Like most wines, ports fall into two main categories: red and white. The whites, from white grape varietals, are fairly rare here in the US. The reds are made from grapes with names like Touriga Franca, Tinta Roriz, Tinta Barroca and Touriga Nacional, most of which are rarely grown here. White ports come in both dry and sweet varieties with ages that range from 10 to 40 years. Pink port is fairly new, but unlike some pink wines, it is of no lesser quality. In fact, it’s harder to make.

Reds are split into ruby and tawny. Both start life the same way. They are crushed, either mechanically or by foot, in large open-topped lagars, made of either stone or neutral concrete so the grape skins get plenty of exposure. After roughly three days, the fruit is moved into fermentation tanks. When the sugar levels are right, fermentation is suspended by the addition of aguardente. All port must then age for a minimum of 2 years before it’s sold. There are other restrictions regarding how much of a port lodge’s stock is allowed to be sold in any given year, which helps guarantee the future supply.

In the spring of the second year of aging, each port lodge determines whether to declare that year’s port a “vintage.” Unlike most table wine, port vintages only come around two or three times a decade. “Vintage” ports are the rarest, and usually most profitable, but a lodge will only bestow the title on ports that meet their own stringent standards.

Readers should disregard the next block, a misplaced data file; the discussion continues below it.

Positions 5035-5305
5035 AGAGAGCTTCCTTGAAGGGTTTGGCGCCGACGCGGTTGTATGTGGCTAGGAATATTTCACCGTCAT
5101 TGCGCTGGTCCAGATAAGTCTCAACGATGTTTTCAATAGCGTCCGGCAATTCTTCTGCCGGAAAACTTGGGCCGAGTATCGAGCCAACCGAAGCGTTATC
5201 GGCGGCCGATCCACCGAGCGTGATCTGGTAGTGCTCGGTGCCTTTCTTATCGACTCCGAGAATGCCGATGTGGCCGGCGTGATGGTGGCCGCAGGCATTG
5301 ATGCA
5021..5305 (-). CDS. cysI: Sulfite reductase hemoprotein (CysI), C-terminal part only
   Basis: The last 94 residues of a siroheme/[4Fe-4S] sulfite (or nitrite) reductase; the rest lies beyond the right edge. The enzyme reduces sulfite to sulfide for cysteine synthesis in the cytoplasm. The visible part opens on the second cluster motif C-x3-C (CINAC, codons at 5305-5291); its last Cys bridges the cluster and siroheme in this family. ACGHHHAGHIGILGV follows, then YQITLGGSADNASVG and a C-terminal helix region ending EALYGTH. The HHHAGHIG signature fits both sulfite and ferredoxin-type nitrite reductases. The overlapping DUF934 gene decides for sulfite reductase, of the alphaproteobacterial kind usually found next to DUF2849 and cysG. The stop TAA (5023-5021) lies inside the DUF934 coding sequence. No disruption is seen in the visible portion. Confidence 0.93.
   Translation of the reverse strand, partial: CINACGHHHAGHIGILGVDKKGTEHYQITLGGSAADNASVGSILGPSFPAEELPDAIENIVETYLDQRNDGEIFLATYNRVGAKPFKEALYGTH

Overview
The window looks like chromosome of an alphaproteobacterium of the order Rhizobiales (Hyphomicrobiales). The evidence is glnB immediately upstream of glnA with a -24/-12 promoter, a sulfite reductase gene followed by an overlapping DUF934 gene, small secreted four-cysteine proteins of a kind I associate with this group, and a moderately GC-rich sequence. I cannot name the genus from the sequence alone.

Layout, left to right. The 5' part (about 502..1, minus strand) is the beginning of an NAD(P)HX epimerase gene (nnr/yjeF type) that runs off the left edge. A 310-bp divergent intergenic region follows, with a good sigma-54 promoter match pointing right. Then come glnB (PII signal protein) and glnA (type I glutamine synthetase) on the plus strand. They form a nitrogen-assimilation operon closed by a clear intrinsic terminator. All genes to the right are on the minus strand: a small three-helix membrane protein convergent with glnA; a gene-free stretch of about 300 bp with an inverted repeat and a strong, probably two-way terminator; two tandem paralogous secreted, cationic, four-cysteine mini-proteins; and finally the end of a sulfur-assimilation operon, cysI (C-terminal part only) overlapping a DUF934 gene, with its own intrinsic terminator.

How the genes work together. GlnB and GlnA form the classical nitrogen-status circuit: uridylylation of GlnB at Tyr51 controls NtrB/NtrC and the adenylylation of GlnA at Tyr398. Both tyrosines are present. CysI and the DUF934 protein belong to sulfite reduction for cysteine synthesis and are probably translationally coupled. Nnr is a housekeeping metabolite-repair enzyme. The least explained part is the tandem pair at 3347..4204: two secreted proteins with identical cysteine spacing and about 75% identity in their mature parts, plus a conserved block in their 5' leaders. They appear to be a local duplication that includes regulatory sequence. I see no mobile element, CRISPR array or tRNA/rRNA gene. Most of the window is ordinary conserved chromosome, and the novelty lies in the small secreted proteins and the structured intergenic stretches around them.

Their name is their reputation, and with port, reputation is everything. Due to this philosophy, there is no bad port. There are those that appeal to different palettes. But port is not like, say, beer, where you can find lousy versions of a good style. If a lodge is willing to put its name on a bottle of port, it will be good.

With port, price will be your guide. Base ruby and tawny ports, which are usually under $20, can be a bit plain, especially when a good late bottle vintage is only $30, and great aged tawnies range from $30 to $60.

A vintage port is bottled unfiltered and so it will continue to age. There are ports from the early 1900s that are still improving with age, although that is not the case with every vintage. Thus, it is important to check a chart to see when each vintage should be drank, held or both (there are several such charts online).

Ruby port is usually dark in color, with strong fruit flavors and is aged in vessels other than wood prior to bottling. Bottling is generally done and is where a ruby does most of its aging.